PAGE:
Tuberous sclerosis complex (TSC) is an autosomal dominant disorder caused by mutations in tuberous sclerosis complex 1 (TSC1) or TSC2. TSC is characterized by tumors in wide range of tissues, seizures, mental retardation, autism, and organ failure. Lymphangioleiomyomatosis (LAM) is a progressive cystic lung disease affecting 35% of women with TSC and is characterized by growth of abnormal and potentially metastatic atypical smooth muscle-like LAM cells within the lungs. Sporadic LAM can develop in women without TSC, owing to somatic mutations in TSC2 gene. It has been suggested that LAM cells undergo epithelial-mesenchymal transition (EMT). Src kinases are key regulators of cellular proliferation, motility, invasiveness and EMT. The central hypothesis of this proposal is that ?Src is activated in LAM cells and that increased Src activation contributes to down-regulation of E-cadherin and raises the oncogenic abilities of these cells. Thus, Src inhibition represents a potential therapeutic strategy to up-regulate E-cadherin in LAM cells, suppress EMT and reduce their oncogenic and metastatic potential.? The increased Src activity in TSC2-deficient cells is likely caused by inhibition of autophagy associated with hyper-activation of mTOR. Autophagy has been shown to be responsible for degradation of active Src. We propose to explore the use of Src inhibitors in LAM.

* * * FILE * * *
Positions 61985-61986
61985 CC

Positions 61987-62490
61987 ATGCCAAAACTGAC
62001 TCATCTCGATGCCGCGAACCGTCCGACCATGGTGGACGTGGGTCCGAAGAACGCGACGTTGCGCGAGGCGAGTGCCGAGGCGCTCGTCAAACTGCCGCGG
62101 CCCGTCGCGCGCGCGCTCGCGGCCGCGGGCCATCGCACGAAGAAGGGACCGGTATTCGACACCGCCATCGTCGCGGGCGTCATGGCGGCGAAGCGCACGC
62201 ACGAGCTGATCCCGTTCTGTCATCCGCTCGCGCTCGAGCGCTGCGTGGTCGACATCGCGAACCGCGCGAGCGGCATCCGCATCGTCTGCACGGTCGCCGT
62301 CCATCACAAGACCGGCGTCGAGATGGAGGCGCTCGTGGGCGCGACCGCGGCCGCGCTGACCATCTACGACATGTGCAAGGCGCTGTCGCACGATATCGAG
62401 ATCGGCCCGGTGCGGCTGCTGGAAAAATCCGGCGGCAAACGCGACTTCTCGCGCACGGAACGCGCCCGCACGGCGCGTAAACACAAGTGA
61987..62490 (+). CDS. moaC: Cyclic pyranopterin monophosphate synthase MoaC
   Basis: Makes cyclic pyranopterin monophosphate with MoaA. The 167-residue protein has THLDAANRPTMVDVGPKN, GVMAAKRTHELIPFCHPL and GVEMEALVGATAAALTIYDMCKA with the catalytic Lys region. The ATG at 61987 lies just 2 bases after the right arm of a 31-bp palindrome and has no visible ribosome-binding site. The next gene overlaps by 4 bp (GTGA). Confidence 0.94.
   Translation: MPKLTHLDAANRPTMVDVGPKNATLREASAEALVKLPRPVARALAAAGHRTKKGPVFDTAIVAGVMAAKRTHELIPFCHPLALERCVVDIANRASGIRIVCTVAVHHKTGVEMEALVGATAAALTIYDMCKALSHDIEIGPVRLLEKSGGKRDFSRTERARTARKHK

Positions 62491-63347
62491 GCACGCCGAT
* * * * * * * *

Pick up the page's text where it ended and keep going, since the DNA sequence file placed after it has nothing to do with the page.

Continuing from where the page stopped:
Lymphangioleiomyomatosis (LAM) is a progressive destructive cystic lung disease. LAM cells grow and move faster than normal cells. We found that they have increased activity of a protein called Src. We are hoping that by inhibiting the activity of Src, we can reduce the growth and spread of LAM cells.